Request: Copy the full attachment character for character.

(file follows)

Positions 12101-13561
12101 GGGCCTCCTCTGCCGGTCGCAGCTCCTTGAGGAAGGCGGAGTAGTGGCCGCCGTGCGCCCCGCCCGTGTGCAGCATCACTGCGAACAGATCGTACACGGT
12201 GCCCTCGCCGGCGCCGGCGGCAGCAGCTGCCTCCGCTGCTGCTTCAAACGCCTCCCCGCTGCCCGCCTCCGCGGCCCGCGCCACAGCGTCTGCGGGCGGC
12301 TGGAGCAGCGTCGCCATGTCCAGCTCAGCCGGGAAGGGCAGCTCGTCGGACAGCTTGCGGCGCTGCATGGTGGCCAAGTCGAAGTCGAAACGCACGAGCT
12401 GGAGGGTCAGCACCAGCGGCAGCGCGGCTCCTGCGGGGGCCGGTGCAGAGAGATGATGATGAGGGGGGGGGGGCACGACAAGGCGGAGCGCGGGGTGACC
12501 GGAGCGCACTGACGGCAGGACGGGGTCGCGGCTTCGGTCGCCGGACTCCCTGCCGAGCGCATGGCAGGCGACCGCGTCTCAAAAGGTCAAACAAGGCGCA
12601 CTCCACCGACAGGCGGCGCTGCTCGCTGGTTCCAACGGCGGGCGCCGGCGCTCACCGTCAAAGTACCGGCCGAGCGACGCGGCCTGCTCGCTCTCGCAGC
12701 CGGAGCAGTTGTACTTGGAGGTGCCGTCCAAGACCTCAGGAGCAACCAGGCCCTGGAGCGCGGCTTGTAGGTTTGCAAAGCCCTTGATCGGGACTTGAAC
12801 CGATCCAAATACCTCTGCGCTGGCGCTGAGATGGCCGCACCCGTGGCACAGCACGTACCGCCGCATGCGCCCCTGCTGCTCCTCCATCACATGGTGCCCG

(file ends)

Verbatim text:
Positions 12101-13561
12101 GGGCCTCCTCTGCCGGTCGCAGCTCCTTGAGGAAGGCGGAGTAGTGGCCGCCGTGCGCCCCGCCCGTGTGCAGCATCACTGCGAACAGATCGTACACGGT
12201 GCCCTCGCCGGCGCCGGCGGCAGCAGCTGCCTCCGCTGCTGCTTCAAACGCCTCCCCGCTGCCCGCCTCCGCGGCCCGCGCCACAGCGTCTGCGGGCGGC
12301 TGGAGCAGCGTCGCCATGTCCAGCTCAGCCGGGAAGGGCAGCTCGTCGGACAGCTTGCGGCGCTGCATGGTGGCCAAGTCGAAGTCGAAACGCACGAGCT
12401 GGAGGGTCAGCACCAGCGGCAGCGCGGCTCCTGCGGGGGCCGGTGCAGAGAGATGATGATGAGGGGGGGGGGGCACGACAAGGCGGAGCGCGGGGTGACC
12501 GGAGCGCACTGACGGCAGGACGGGGTCGCGGCTTCGGTCGCCGGACTCCCTGCCGAGCGCATGGCAGGCGACCGCGTCTCAAAAGGTCAAACAAGGCGCA
12601 CTCCACCGACAGGCGGCGCTGCTCGCTGGTTCCAACGGCGGGCGCCGGCGCTCACCGTCAAAGTACCGGCCGAGCGACGCGGCCTGCTCGCTCTCGCAGC
12701 CGGAGCAGTTGTACTTGGAGGTGCCGTCCAAGACCTCAGGAGCAACCAGGCCCTGGAGCGCGGCTTGTAGGTTTGCAAAGCCCTTGATCGGGACTTGAAC
12801 CGATCCAAATACCTCTGCGCTGGCGCTGAGATGGCCGCACCCGTGGCACAGCACGTACCGCCGCATGCGCCCCTGCTGCTCCTCCATCACATGGTGCCCG